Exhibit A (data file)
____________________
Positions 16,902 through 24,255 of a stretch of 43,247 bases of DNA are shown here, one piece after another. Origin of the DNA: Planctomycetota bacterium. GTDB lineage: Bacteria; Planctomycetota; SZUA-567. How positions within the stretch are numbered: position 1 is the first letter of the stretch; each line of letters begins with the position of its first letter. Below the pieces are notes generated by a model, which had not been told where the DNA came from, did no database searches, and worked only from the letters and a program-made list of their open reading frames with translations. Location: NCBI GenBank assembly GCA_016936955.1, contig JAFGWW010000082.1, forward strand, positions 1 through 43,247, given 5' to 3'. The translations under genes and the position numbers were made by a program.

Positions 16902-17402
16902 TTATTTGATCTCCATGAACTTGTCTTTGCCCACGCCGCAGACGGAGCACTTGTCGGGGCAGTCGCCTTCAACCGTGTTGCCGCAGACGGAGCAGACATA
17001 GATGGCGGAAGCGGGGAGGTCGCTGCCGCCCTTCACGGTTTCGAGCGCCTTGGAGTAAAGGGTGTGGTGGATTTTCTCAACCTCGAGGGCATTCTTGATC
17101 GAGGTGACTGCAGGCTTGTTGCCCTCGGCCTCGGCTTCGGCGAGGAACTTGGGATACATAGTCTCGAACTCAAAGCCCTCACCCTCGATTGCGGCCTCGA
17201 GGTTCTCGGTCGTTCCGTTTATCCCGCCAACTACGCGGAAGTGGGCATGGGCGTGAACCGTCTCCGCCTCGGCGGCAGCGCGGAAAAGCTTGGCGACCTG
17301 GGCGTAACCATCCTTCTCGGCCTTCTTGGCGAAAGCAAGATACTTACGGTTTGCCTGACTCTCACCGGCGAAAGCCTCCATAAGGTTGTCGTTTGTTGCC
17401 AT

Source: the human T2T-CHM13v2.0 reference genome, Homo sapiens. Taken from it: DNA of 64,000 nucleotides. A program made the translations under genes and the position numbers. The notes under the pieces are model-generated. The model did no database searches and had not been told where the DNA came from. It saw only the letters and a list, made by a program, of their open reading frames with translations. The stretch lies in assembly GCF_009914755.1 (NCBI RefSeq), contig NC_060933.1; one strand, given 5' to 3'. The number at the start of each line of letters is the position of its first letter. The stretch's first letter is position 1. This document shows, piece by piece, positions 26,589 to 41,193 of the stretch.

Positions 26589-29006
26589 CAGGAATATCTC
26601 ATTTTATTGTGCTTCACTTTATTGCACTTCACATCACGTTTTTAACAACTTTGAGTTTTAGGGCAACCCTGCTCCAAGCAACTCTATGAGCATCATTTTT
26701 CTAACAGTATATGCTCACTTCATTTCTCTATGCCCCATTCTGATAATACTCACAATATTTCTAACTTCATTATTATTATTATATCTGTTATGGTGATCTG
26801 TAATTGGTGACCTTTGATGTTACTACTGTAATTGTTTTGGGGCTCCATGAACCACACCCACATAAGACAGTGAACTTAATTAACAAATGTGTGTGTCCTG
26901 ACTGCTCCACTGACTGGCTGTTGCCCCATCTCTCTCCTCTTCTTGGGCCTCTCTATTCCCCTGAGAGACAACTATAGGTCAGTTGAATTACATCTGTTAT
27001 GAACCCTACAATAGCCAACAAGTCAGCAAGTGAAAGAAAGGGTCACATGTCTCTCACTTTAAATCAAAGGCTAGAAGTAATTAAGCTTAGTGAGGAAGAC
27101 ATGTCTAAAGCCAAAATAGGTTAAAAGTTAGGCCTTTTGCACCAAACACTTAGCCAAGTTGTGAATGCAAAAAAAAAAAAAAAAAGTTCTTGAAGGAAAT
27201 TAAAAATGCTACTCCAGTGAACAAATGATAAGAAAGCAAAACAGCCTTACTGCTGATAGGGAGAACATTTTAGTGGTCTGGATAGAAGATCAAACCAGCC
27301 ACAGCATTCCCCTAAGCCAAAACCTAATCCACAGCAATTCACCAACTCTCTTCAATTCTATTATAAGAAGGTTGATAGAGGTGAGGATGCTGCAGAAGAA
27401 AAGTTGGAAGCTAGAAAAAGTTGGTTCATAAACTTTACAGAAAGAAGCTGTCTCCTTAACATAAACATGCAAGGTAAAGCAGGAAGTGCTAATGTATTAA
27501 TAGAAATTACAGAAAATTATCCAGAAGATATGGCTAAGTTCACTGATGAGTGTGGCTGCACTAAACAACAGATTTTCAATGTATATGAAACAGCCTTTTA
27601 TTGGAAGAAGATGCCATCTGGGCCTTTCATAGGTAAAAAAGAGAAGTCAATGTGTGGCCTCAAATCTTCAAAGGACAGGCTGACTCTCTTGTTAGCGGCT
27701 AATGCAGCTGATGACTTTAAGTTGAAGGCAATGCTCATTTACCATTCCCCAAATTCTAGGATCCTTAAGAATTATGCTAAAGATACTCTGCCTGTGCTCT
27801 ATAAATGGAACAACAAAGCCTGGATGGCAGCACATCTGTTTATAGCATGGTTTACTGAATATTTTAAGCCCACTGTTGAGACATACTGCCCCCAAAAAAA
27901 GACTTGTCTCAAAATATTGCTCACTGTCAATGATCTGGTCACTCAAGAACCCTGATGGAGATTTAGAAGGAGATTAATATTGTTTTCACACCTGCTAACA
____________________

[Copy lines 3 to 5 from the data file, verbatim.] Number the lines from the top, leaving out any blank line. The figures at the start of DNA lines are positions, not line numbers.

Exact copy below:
16902 TTATTTGATCTCCATGAACTTGTCTTTGCCCACGCCGCAGACGGAGCACTTGTCGGGGCAGTCGCCTTCAACCGTGTTGCCGCAGACGGAGCAGACATA
17001 GATGGCGGAAGCGGGGAGGTCGCTGCCGCCCTTCACGGTTTCGAGCGCCTTGGAGTAAAGGGTGTGGTGGATTTTCTCAACCTCGAGGGCATTCTTGATC
17101 GAGGTGACTGCAGGCTTGTTGCCCTCGGCCTCGGCTTCGGCGAGGAACTTGGGATACATAGTCTCGAACTCAAAGCCCTCACCCTCGATTGCGGCCTCGA